After being swamped by well-above-average rainfall throughout the spring, the wet areas of Manitoba have started drying out over the past month or so.
And the dry-down should last a while longer, said Drew Lerner, president of World Weather Inc. in Kansas City.
“The longer-range outlook was for Manitoba to see drier weather as the summer went along, and with the ridge of high pressure that’s being advertised for the U.S. Midwest for the next 10 days or so, we will probably see that pattern perpetuate for the next little while,” Lerner said in mid-July.
“Temperatures in the low-to mid-30s C are likely, and it will be humid.”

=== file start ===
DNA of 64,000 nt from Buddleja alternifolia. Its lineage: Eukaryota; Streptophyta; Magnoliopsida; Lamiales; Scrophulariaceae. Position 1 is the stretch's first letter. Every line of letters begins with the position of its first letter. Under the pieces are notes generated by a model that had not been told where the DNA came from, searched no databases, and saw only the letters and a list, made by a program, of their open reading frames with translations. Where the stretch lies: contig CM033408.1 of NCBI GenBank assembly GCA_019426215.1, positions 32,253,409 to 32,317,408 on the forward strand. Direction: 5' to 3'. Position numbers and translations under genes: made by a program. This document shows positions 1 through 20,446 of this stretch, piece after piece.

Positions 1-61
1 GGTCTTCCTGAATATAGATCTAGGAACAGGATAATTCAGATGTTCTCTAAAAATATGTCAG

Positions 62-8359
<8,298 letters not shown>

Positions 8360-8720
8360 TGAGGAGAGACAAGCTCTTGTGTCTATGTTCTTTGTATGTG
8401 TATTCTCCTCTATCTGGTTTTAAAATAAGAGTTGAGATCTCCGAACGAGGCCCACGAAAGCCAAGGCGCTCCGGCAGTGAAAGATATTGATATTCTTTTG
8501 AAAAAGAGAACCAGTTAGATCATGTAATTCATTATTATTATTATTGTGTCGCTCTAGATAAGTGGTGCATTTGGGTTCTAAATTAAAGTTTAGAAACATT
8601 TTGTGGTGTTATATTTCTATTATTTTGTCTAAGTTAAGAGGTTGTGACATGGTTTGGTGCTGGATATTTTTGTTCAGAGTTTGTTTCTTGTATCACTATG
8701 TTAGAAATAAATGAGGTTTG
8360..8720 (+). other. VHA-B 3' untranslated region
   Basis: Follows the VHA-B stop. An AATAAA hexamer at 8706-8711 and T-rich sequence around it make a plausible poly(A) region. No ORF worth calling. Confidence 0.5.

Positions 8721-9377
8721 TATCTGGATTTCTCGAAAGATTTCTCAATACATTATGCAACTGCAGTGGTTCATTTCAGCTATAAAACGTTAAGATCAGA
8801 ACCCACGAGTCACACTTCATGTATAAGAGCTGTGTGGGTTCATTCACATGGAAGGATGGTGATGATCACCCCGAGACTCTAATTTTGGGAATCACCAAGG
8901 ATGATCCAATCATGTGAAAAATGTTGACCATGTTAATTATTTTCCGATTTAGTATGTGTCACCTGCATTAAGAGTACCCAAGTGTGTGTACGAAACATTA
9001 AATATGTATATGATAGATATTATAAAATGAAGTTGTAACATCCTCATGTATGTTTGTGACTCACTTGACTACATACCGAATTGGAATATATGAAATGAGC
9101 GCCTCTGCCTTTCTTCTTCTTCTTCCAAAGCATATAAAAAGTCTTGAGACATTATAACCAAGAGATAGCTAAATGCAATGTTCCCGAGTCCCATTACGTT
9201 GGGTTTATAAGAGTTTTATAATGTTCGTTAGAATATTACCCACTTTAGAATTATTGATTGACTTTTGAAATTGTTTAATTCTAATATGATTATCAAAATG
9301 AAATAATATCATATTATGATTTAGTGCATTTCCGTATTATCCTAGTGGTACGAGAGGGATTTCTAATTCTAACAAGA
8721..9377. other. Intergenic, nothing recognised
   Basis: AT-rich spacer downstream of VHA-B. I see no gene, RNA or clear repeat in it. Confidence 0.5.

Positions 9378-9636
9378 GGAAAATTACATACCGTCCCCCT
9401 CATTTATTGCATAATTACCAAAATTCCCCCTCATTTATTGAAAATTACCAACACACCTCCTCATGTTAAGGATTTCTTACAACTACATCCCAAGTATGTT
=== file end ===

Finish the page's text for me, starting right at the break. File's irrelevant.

Harvest is expected to be late.
“Some of the areas in Saskatchewan and Alberta will still be getting rain in the traditional harvest season, but so much of the crop was planted late that it might not be much of a factor,” he said. “We should see a wet August and early September, but then it should stop raining, and should see better weather for harvesting.
“Manitoba is likely to be included in this as well, but it won’t be as wet as it is in the western provinces. We will still have showers coming along during the start of the harvest season, but I think once we get a couple of weeks into September we should see better harvest conditions right across the Canadian Prairies.”